You can also use Adjectives and Participles as Nouns. Then they mostly stand for people or abstracts (things you can't touch). They are nouns, but you still must decline them like Adjectives. You usually omit the noun because it is obvious and/or common knowledge. The Adjective then becomes a noun and must be capitalized.
- „Ein fremder Mann klingelt an der Tür.“ = „Ein Fremder klingelt an der Tür.“
- „Ein obdachloser Mensch schläft auf der Straße.“ = „Ein Obdachloser schläft auf der Straße.“
Usually, the following applies: Article + Adjective/Participle + Noun
- „Sandra hat schon wieder einen neuen Freund.“
When using Adjective/Participle as noun, remove the original noun (it must be obvious what we are talking about):
- „Sandra hat schon wieder einen Neuen.“
„Freund“ is obvious here and can be omitted. The Adjective becomes a noun, and you must capitalize it. However, you still have to apply the Adjective Declension. Nouns such as „Mensch“ or „Frau“ are often omitted because we usually know who we are talking about.
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Adjective as Noun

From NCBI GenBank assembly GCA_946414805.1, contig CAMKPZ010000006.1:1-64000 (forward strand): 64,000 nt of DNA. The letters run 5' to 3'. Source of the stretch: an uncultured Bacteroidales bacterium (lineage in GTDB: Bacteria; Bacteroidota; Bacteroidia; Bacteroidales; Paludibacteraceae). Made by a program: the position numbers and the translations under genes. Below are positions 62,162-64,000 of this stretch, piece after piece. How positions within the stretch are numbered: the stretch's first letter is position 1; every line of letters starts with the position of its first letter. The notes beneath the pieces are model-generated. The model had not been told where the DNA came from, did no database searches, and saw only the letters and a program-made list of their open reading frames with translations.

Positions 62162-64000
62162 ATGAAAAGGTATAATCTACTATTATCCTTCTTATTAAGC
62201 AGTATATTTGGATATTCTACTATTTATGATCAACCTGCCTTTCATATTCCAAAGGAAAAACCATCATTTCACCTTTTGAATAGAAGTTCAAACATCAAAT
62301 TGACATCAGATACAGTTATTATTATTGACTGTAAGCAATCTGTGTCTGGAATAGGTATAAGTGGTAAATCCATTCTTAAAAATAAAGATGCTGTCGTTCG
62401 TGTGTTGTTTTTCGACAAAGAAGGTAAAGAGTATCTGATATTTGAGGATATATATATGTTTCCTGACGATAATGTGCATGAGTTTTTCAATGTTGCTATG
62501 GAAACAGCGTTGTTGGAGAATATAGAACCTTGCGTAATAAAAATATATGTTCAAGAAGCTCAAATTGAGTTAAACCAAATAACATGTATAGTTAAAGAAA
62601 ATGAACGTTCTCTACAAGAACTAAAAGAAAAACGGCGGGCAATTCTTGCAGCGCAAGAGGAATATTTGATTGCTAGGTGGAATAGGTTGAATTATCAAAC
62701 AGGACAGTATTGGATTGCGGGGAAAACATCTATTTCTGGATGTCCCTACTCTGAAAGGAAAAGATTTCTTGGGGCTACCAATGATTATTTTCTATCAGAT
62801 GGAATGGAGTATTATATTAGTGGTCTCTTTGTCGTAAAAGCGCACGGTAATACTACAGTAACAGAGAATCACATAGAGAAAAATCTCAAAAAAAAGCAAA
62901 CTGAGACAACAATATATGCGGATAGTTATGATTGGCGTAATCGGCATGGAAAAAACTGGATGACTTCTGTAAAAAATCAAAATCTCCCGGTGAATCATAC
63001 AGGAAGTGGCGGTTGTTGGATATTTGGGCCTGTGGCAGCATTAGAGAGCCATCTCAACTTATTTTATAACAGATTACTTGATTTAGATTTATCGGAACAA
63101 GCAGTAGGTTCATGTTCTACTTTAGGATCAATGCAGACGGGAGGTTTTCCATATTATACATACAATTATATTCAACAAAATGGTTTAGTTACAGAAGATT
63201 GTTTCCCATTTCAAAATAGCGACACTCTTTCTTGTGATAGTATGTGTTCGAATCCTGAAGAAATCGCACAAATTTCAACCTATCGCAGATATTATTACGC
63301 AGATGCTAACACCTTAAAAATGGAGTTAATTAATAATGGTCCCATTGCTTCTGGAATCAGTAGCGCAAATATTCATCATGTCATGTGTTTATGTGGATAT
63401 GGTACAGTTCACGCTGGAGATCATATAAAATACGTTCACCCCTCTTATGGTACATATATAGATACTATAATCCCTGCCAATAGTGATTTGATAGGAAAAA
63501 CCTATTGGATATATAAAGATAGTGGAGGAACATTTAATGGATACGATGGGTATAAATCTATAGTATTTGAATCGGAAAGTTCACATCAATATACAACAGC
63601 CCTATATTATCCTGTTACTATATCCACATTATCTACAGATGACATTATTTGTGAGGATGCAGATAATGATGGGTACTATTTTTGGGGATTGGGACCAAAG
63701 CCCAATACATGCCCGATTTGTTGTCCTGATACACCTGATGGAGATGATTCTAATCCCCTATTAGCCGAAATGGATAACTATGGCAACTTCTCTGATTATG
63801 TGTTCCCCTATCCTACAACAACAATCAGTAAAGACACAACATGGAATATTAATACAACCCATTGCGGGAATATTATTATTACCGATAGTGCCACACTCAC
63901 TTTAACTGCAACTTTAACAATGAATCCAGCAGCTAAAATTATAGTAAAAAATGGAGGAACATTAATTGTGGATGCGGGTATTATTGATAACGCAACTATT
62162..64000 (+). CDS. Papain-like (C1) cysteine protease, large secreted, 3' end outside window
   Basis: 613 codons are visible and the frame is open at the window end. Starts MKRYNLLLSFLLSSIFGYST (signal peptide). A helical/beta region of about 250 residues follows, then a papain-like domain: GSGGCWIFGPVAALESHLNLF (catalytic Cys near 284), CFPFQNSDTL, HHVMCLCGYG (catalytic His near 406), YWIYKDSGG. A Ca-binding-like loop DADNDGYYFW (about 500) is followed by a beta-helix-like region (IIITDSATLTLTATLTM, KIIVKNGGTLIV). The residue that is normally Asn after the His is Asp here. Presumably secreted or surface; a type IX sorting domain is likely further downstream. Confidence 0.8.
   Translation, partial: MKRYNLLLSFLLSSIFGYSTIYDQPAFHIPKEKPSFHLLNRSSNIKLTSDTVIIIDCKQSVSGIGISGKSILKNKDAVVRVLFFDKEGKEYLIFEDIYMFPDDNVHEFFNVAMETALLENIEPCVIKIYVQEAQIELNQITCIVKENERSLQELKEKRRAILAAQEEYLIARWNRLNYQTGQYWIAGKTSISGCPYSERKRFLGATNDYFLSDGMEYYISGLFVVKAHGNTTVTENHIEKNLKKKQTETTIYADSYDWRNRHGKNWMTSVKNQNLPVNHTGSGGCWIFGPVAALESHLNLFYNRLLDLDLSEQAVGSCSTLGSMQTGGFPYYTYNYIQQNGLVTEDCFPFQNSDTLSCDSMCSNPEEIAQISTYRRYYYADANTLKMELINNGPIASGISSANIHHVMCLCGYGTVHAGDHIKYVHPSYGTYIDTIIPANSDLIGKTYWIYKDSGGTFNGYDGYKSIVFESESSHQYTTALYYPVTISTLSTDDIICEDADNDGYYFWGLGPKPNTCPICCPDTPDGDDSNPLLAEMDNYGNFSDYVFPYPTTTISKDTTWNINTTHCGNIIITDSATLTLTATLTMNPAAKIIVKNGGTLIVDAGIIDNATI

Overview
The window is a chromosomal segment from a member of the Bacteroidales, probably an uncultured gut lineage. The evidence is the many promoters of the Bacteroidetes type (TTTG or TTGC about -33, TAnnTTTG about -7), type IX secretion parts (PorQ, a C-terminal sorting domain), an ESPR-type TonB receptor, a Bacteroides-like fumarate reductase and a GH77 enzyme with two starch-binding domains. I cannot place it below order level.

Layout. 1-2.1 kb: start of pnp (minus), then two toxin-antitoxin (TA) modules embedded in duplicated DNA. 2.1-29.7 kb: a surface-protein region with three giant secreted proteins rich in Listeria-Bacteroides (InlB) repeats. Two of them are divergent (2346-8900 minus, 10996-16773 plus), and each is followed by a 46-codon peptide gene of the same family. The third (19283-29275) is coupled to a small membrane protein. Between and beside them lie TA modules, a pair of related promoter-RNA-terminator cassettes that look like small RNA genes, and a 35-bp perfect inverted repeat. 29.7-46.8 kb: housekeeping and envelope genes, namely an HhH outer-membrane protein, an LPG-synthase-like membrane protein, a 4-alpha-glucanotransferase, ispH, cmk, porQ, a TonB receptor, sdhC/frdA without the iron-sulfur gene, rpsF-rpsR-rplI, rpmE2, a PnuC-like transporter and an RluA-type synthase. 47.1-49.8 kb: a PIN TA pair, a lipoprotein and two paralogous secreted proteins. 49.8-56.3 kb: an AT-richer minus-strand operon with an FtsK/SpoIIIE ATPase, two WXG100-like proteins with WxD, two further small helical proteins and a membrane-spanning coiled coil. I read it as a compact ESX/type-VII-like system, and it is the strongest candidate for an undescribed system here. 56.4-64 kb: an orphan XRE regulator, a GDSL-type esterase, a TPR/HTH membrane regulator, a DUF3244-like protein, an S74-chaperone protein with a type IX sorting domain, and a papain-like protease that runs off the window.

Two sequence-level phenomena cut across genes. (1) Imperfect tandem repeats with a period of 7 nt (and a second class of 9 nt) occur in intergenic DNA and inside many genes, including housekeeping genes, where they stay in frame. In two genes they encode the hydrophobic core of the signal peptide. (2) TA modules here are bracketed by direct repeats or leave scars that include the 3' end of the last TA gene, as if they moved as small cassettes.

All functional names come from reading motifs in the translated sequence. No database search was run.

- „Die Deutschen arbeiten viel.“
Participles as Nouns
As described in lesson 4, you can use Participles as Adjectives. Accordingly, we can omit the Noun after them - if obvious - and use them as Nouns, like any other Adjective.
- „Beim Flugzeugabsturz gab es keine Überlebenden.“
- „Der Vermisste konnte noch nicht gefunden werden.“
Other lessons on Adjectives include:
- What is Adjective?
- Adjective Declension
- Adjective Declension (Step by Step Guide)
- Comparison of Adjectives (Comparative & Superlative)
- The Participle as an Adjective
- German Adjective Formation
In order to use Adjective intensification, the Comparative and the Superlative correctly, you must also be familiar with Articles and the German cases:
- Definite Article
- Indefinite Article
- Possessive Article
- Negative Article
- Zero Article
- German Cases (Nominative, Accusative, Dative, Genitive)
You can find an overview of all topics under German Grammar.